Salima, Malawi - Participants in exercise Southern Accord 14 in Salima, Malawi took a well-earned day off June 21 travelling to the Sunbird Livingstonia Beach for a cultural day.

After five days of non-stop training, planning and writing orders for a fictitious United Nations peacekeeping operation, participants were more than ready to kick-off their shoes and have a good time. The day's festivities included volleyball, soccer, a bar-b-que, shopping at a local market, and displays of traditional dances from Malawi and neighboring Zambia.

"In Africa, we communicate through music," said Lt. Col. M. Ponyane, an Armored Regiment Commander in the Botswana Defense Force. "Even if you don't understand the words, you can see and feel the stories. I enjoyed comparing Malawian and Botswanan culture."

For many American Soldiers, this was not only their first time in Africa, but their first time leaving the United States. Such was the case for Pvt. 1st Class Joel J. Gonzalez, communications specialist from 4th Infantry Brigade Combat Team, 1st Infantry Division. "I got to see a lot of things you don't normally see in the Bronx," said the New York City native. "I really enjoyed playing soccer with the (Malawian Defense Force) Soldiers. The whole day was amazing."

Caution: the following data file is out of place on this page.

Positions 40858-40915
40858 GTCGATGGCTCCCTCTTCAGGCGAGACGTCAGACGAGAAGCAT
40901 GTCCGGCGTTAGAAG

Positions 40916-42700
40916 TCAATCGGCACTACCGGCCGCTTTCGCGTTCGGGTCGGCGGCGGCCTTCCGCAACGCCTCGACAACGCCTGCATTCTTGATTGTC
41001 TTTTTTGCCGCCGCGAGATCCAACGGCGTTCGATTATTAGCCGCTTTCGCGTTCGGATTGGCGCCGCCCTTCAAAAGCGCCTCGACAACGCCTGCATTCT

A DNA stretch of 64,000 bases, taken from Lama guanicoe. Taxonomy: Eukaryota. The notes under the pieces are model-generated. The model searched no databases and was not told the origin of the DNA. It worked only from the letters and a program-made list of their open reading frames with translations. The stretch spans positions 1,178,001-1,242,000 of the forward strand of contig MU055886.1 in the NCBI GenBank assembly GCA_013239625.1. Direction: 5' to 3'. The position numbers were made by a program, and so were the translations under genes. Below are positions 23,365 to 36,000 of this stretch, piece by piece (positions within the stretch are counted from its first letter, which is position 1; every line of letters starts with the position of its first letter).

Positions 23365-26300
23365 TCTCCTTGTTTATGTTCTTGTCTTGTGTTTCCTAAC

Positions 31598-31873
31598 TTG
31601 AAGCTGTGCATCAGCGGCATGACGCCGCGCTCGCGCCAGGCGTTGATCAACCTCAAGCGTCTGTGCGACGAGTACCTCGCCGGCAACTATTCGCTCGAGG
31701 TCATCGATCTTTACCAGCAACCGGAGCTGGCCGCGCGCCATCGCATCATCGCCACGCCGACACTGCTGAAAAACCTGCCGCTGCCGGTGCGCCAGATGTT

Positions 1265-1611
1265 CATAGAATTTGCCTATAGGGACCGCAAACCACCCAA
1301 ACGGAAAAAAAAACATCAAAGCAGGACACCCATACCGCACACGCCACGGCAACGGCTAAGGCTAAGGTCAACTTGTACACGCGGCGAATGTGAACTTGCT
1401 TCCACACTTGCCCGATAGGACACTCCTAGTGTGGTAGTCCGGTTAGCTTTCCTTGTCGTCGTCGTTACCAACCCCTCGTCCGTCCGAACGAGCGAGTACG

After the cultural day, the exercise participants returned to the Malawian Armed Forces College to resume the exercise. The final week will feature a capstone training exercise designed to test the military interoperability and staff cohesion built during the challenging first week.

Southern Accord is an annual combined, joint exercise designed to increase the ability of U.S. and African partner forces to respond to humanitarian disasters, peace keeping operations, and combating terrorism in the region.